Raising the Roof on a “High Tunnel”
High tunnels extend the growing season
The “High Tunnel”, also referred to as a “Hoop House”, is not unlike a green house in that its translucent covering permits light in while keeping cold air out. But green houses use additional heat sources to allow for a year-round growing season, while high tunnels extend the growing season, while also controlling moisture, and decreasing problems such as rot.
Kathryn Scullion, an instructional assistant at the college, was instrumental in obtaining grants from the USDA as well as Sullivan Renaissance for the purchase of the structure.
Larry Reeger, Interim Director of Social Sciences and Sustainability Studies, also pointed to contributions from Sullivan County Center for Workforce Development, youth from which aided in constructing the high tunnel, as well as New Hope Community, and their Greenhouse Coordinator Jon Jon Thomas, who tilled the soil, and provided additional earth.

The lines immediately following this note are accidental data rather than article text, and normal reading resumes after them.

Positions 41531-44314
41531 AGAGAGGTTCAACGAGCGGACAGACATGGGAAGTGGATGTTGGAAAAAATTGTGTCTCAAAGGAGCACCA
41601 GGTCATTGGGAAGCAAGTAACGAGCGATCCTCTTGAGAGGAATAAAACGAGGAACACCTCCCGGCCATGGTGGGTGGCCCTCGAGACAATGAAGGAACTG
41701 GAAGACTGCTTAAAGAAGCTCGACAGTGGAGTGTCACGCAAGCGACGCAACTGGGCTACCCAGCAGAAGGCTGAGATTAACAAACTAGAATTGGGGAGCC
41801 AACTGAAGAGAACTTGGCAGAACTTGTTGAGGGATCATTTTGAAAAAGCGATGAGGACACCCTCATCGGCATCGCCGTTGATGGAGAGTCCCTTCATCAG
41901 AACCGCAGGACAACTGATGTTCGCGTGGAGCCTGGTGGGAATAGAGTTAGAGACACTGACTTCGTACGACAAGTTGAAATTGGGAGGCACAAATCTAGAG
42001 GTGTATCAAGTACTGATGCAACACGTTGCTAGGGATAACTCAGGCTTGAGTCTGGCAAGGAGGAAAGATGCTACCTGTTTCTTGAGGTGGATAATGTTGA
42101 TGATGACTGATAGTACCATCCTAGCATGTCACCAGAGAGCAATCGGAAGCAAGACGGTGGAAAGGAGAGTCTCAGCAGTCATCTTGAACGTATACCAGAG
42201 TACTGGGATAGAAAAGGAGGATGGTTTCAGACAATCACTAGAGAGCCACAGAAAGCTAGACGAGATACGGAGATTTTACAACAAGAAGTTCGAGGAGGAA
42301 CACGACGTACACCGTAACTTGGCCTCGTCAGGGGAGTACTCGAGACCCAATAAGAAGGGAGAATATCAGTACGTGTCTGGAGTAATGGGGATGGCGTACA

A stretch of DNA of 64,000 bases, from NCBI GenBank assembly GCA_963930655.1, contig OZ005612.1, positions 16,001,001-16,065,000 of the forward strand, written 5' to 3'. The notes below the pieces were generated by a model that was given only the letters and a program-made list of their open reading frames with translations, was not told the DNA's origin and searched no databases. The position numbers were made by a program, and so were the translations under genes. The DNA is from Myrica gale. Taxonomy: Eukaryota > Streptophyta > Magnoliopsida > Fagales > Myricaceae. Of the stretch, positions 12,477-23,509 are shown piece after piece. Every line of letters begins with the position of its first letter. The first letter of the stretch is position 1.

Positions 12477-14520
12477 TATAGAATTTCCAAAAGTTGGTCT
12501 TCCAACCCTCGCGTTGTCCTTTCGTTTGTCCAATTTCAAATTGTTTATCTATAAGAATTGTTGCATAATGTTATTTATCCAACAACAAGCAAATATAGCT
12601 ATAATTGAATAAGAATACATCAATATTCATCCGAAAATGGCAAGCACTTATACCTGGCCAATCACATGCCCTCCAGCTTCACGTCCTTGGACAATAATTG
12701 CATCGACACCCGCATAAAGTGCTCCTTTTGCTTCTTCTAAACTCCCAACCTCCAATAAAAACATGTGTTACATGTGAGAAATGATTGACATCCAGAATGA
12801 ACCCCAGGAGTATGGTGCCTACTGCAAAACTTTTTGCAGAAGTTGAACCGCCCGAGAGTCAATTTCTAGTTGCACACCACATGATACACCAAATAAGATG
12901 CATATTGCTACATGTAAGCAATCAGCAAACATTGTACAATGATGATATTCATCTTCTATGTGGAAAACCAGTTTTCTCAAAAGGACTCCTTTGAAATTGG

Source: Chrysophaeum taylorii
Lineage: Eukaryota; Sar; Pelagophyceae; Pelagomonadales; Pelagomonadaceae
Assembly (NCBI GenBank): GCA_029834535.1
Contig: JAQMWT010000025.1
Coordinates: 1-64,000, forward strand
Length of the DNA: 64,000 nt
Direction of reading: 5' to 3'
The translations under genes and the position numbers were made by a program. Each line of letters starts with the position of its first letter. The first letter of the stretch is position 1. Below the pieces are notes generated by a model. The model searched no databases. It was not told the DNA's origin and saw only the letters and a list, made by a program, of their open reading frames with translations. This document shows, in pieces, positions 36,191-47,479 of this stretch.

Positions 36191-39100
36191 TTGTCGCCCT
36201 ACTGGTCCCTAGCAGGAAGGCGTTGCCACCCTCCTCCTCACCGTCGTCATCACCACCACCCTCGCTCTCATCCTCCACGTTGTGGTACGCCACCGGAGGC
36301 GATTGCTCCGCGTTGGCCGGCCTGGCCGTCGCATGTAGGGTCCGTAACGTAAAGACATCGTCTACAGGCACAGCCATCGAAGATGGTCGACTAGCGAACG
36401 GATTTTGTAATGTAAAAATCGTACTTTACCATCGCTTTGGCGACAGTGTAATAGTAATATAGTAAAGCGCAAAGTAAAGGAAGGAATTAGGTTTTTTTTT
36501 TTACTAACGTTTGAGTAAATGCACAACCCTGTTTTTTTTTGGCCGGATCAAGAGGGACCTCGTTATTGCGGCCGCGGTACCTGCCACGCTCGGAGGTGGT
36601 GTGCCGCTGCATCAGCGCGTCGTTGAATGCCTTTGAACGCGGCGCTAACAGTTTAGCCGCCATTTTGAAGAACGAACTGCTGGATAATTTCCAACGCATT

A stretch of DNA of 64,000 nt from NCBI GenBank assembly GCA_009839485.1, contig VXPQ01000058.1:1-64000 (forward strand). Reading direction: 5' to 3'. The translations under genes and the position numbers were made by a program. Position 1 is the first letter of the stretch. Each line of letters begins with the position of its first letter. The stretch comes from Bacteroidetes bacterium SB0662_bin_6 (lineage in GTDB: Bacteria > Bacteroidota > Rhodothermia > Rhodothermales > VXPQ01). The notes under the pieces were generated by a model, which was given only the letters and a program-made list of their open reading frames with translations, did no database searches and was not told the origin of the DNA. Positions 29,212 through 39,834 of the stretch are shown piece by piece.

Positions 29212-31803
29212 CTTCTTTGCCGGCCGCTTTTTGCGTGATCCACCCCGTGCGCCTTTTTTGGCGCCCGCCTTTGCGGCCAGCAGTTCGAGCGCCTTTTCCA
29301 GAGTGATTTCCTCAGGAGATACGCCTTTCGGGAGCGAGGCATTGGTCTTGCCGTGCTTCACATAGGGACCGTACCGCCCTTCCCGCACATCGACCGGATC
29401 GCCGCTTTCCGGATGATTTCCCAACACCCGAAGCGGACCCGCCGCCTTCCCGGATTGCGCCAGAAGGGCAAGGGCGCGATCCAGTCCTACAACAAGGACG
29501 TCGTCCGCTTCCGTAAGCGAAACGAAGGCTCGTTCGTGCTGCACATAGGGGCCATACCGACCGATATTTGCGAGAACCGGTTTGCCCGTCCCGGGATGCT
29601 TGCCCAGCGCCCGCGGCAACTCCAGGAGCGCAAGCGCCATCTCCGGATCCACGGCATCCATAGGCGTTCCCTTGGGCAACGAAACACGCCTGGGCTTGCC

The most exciting part of this,” said Reeger, “is that the community came together to build it, and it’s all going to be put right back into the community. The food we raise is going to New Hope and SUNY Sullivan to start, but there’s going to be too much. So we’re looking at being able to offer it directly to members of the community, or local food pantries.”
The Community Garden
The new high tunnel is only the most recent addition in the ongoing development of the community garden, the result of a partnership between New Hope Community and SUNY Sullivan. The ground-breaking took place at the college’s annual Earth Day event earlier this year.